Thanks for providing this great resource for keeping college fraternities going strong across America. I am a 2013 graduate of a small liberal college in the Northeast where I was a member of a chapter of a local fraternity of just under 20 members. During my senior year I served as the chapter’s president. Like most other fraternity men, I hoped that the guys we left behind after graduation would continue to build our fraternity in a positive manner: increasing membership, bettering the organization’s campus image, planning robust and creative social events, and finding new ways to serve the local community. Unfortunately my hopes have been soured and the overall health and morale of our fraternity is the poorest it has been in years.
Last summer, I spoke with rising senior members on a weekly basis to assure a smooth transition for everyone involved. It appeared that the guys in the class behind me were motivated to do big things. A summer retreat had been planned at one brother’s family beach house and plans were set in motion for fall recruitment, a new clothing package, fall parties, and potential service ideas.
By the time my brothers got back to campus I was enrolled in a highly intensive graduate program at a large university about an hour away from my alma mater. I tried to make regular contact with the brothers throughout the beginning of the fall semester. From the get-go, it became obvious that things were not going as planned. None of the ideas from the summer had materialized. Everything from weekly meetings to weekend parties were disorganized.
Fraternity officers refused to distribute the workload across the fraternity, brotherhood events were poorly planned, money was mismanaged, and historical documents associated with the chapter abused. Returning on alumni weekend with other recent alumni, we became aware at just how dire the situation had become. Freshmen who had been invited as part of a recruitment event were drunk and malicious towards chapter property and the girlfriend of one of the officer’s seemed to have more authority than some of our brothers in house management practices. As a result of what we witnessed, we took a more active role in guiding the course of the fraternity with the help of older alumni. Without this oversight and direction, I have certain doubt that the current brothers would have even been able to fully recruit and initiate the successful albeit small pledge class that they did last fall.
After providing the chapter with four months of close scrutiny, the alumni decided that it was only fair to once again provide the current brothers with more autonomy after the holidays. Unfortunately the situation got even worse. The older brothers did nothing to encourage unity amongst themselves and the younger ones. The newest members whom had pledged in the fall felt alienated in the life of the fraternity. Parties are not planned more than a couple of days in advance, campus involvement is non-existent, and our reputation on campus seems to be faltering. Spring recruitment never occurred and as a result for the first time in three years there is not a spring pledge class. Without a spring pledge period and the loss of the current seniors, our chapter will stand at half the size of when I graduated, with just 10 members returning next fall. Perhaps the worst thing of all is that as a result of the disorganization and laziness, the majority of the brotherhood has become self-centered and disinterested in chapter affairs. Things are looking quite abysmal.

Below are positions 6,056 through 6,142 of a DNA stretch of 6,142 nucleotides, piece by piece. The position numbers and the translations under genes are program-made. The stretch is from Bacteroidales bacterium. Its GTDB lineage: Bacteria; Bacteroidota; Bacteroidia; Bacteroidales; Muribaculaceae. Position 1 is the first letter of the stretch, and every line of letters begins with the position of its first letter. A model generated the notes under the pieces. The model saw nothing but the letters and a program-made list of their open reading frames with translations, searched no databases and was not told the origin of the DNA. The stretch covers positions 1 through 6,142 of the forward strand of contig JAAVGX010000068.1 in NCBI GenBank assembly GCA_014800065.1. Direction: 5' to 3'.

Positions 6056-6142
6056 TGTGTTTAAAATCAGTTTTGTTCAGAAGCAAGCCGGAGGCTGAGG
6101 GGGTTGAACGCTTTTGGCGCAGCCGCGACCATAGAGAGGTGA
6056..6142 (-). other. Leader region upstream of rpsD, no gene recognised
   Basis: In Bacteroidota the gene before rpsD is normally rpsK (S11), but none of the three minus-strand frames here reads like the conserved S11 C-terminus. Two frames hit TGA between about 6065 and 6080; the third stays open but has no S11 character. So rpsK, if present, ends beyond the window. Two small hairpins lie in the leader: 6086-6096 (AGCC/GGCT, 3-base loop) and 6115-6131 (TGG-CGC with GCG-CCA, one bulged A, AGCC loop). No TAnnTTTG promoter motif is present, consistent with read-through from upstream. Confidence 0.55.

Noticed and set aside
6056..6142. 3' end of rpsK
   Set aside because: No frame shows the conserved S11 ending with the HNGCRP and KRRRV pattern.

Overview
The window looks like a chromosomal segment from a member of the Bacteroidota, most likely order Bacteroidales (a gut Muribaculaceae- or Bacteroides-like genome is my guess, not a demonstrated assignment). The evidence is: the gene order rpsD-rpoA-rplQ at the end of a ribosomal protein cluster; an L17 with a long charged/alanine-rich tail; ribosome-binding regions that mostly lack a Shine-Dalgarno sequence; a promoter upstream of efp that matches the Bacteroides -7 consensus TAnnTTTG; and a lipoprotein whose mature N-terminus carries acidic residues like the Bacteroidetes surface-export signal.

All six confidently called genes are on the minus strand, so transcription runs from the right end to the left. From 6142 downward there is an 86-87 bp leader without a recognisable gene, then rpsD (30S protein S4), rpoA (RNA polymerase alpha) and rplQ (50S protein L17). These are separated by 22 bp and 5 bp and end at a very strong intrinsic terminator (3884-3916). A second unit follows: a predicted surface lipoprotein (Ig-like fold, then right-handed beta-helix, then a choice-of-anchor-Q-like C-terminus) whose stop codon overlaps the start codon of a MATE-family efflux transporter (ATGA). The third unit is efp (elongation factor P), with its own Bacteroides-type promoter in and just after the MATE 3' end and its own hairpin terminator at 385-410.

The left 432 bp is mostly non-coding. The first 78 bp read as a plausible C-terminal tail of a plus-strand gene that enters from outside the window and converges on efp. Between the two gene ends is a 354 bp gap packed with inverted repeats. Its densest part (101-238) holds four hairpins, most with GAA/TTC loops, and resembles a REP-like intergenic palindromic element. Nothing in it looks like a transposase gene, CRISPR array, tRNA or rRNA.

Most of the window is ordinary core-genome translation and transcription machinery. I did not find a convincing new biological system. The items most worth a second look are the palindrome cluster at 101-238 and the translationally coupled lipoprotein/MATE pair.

This week one of my littles asked me to step back into the fray and help mitigate the situation before it becomes too late. I feel that the best thing to do would be to write off the current situation as unchangeable and work towards getting the chapter off on the right foot for next fall. Any advice which you can provide in assisting them would be greatly appreciated. I enjoyed the autonomy and freedom which recent alumni afforded me while an officer of my chapter, but I want to step in and do what is best to assure the prosperity of my fraternity for years to come.
This is a classic example of what happens to 20 man chapters. They can be strong for a while (even years). However, all it takes is one key leader to graduate or one bad pledge class then the whole thing fall apart…
That being said, you do have a few things going for you.
You are losing the bad apples as half the chapter isn’t returning. I am hoping that the guys leaving are the ones who have been the problem. Sounds like that is the case.
You also have energetic, young guys who have seen success before. If you didn’t, they wouldn’t be coming to you for help.
Most importantly, you have a strong core of alumni that can help right this ship.
Of course, as an alum of your chapter your leadership role has changed. You need to teach strategy, and let the young guys figure out the tactics.
The very first thing you need to do is help the young guys figure out what the chapter is about. Why are they in a fraternity? What are their goals? The answers to these questions will drive the actions of the chapter, and it is very important that the chapter has a clear vision when taking action.
Regardless of what they say, I am fairly certain their biggest goal will be getting the brothers to be proud of the chapter again. They probably feel beat down and helpless. They want a chapter they can have pride in. They want to be known on campus as elite. Your job as an advisor is to help them get there.
The first step you should do is hold a retreat with the entire chapter to discuss the state of the fraternity. It doesn’t have to be elaborate at a remote location. Having something at the house on a Saturday will suffice. Discuss what goals they have for the future. Discuss the things that they don’t like with the current state of the chapter. Put everything out there. You need to make sure everyone understands the current problems, and everyone is in agreement of the future goals.
With those future goals, you need to make sure you walk away with four or five realistic goals FOR THE SEMESTER. There is no need to be planning for an entire year. Take small steps now. You can hold another retreat to worry about next semester later.